Ayala Land Inc.’s SVP and Corporate Marketing and Sales Group head Rex Mendoza expects the same for the remaining lots that will be sold for P14,000 to P15,000 per square meter (a lot would range between P14 and P16 million).

This price is relatively higher than the ones sold earlier because these few remaining lots offer a direct access to the main park as well as to the village clubhouse.

P4.5 billion

“We expect to generate some P4.5 billion from these last few remaining lots,” Mendoza informed.

The 17-hectare Abrio offers homeowners large lots ranging from 800 to 1,200 square meters, with vast spaces between houses as a result of a 16-meter carriageway and a four-meter bicycle lane.

Mendoza informed that the properties sold will be turned over in March next year.

To encourage owners to immediately build their houses, Mendoza added that the company is giving as much as P2 million in rebates to the first five homeowners, while the next five will get P1.5 million. The remaining five homeowners will get P1 million in rebates.


For inquiries and lot reservations, feel free to contact me.


Ayala Land Premier

0917 580 2013

Why I Love Ayala Land


In this environment, they relish life


By Marge C. Enriquez
Philippine Daily Inquirer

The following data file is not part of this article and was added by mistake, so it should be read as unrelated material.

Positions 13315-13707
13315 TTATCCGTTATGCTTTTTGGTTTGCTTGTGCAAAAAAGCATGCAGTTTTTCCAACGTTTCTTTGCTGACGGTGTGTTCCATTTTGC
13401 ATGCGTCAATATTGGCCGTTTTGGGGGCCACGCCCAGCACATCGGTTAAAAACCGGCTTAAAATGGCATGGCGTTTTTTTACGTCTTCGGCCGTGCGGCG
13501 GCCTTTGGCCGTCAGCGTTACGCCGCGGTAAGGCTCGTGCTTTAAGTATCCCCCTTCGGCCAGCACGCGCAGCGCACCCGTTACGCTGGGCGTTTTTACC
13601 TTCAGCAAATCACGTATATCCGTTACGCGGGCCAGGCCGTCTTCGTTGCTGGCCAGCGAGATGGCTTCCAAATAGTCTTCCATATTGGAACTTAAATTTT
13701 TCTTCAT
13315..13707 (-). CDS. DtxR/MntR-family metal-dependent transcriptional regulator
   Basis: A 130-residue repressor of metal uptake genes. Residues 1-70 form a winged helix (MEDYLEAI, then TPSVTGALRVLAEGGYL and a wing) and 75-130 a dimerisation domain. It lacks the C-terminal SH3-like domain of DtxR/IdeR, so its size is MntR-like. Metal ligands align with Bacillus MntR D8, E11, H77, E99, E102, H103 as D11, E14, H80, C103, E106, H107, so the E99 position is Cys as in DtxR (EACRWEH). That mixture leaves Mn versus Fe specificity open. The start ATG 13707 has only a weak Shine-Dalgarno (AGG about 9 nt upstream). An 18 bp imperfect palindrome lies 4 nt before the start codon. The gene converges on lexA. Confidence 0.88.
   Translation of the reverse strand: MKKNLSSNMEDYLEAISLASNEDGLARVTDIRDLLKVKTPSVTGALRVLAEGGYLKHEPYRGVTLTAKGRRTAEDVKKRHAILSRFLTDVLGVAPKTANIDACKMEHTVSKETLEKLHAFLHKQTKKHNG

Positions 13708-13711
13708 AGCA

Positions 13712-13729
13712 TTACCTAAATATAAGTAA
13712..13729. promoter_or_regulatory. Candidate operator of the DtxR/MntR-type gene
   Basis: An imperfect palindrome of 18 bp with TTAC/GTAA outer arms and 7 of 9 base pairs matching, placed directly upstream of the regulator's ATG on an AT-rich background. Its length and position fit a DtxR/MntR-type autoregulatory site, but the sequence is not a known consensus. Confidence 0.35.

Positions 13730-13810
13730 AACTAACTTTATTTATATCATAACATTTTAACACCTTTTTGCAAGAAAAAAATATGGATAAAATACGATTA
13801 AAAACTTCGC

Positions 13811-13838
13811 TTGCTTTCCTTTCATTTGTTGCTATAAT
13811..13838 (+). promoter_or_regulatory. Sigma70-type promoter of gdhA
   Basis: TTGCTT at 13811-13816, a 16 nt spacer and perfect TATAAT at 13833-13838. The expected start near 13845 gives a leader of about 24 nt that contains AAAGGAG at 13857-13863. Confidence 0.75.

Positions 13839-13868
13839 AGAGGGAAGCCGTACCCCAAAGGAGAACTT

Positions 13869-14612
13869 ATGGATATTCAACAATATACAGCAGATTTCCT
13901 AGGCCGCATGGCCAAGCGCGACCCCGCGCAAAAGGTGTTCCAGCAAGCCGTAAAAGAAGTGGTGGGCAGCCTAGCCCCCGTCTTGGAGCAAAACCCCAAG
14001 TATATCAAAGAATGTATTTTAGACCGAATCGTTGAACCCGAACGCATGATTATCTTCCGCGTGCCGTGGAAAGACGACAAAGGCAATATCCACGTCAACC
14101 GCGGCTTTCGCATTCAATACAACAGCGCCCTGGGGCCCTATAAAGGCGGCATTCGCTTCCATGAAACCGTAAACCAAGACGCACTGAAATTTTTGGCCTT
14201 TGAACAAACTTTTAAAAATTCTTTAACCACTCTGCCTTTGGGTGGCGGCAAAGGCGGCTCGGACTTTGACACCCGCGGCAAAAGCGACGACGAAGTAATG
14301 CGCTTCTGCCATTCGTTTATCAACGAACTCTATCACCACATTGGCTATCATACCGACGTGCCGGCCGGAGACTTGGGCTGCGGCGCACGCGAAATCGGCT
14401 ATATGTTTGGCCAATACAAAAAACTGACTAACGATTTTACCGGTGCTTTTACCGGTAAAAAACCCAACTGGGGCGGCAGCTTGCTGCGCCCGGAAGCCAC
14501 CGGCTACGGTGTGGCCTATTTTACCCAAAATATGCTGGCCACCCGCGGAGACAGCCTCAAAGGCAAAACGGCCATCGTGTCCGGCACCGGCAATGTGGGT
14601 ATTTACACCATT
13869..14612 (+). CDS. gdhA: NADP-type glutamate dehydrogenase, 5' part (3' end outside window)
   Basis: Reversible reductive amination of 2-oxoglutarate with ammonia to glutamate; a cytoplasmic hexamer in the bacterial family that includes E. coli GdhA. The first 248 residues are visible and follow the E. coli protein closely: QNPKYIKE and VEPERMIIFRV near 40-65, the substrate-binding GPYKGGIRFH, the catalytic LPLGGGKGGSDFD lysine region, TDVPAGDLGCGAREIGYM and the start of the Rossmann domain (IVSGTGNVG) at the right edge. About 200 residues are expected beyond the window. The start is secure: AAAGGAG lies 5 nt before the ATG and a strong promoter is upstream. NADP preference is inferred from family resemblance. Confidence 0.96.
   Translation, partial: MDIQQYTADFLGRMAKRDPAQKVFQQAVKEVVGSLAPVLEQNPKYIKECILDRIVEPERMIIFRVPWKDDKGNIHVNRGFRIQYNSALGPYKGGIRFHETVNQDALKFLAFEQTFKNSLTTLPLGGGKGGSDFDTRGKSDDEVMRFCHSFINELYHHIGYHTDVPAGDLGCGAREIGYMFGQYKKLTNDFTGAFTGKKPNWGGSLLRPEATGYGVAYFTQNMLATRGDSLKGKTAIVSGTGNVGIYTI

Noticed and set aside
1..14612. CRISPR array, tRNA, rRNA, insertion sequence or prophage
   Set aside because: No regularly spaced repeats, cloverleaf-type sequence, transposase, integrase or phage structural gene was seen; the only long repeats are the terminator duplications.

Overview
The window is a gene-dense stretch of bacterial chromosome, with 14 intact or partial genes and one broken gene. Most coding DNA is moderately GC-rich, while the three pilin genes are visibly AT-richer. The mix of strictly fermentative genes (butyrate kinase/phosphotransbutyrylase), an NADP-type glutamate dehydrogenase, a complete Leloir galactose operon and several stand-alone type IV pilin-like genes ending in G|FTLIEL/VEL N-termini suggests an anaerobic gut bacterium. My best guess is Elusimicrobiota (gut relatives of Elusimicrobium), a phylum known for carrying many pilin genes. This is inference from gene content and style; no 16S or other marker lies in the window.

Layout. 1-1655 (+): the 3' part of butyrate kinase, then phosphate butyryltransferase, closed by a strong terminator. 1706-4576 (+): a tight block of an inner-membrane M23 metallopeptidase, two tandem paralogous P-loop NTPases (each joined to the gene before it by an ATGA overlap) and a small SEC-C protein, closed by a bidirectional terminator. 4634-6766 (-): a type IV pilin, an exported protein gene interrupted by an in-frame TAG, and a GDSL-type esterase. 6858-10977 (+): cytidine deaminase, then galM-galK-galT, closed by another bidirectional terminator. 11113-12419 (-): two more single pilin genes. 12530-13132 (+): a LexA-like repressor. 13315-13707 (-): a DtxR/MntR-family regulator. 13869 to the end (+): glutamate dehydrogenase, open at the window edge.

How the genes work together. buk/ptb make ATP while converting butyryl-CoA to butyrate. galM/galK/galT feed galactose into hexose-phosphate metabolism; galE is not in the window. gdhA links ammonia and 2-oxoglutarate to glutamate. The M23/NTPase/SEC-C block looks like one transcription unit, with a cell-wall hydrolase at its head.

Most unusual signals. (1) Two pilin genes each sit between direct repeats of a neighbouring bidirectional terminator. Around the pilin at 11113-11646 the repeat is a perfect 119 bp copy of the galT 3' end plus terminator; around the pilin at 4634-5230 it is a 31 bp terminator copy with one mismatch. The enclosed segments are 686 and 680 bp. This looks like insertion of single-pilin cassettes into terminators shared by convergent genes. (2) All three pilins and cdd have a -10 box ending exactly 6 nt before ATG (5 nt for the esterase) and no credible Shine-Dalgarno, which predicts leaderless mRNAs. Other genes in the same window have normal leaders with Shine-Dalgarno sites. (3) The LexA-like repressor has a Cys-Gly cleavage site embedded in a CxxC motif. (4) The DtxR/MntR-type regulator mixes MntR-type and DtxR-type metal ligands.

First Posted 00:48:00 09/28/2008


MANILA, Philippines – A photograph of a woman, placidly sitting under a mango tree, in a garden of orchids and ornamentals, won a prize in the photo contest “Why I love Ayala Westgrove Heights.” The winner, businessman Joselito “Joel” Santos, remembers how his subject, his wife Geraldine, was relishing a tranquil moment in their garden when he snapped his D70 Nikon. His photo was trying to say that in Westgrove, one finds peace. The Filipino word for serenity, he says, is “tahan.” Add a suffix, it becomes “tahanan” (home).

To him, there’s no place in the world like a Westgrove home. Santos has lived most of his life in Ayala Land subdivisions—Ayala Alabang, Dasmariñas Village and now, Ayala Westgrove Heights. His father, Joselito Sr., then with Makati Development Corporation, the construction subsidiary of Ayala Corp., was the project manager of Ayala Alabang Village (AAV). The Ayala real estate development business was with the Ayala Corp. holding company back then.

On May 12, 1978, the family moved to 5 Molave Drive, the first home to be completed in AAV. Inspired by the bahay-na-bato, it was made of bricks, tropical hardwood and with capiz windows. Santos was 14 then and lived there until 1986. The development then was so new that the concrete road ended at their place.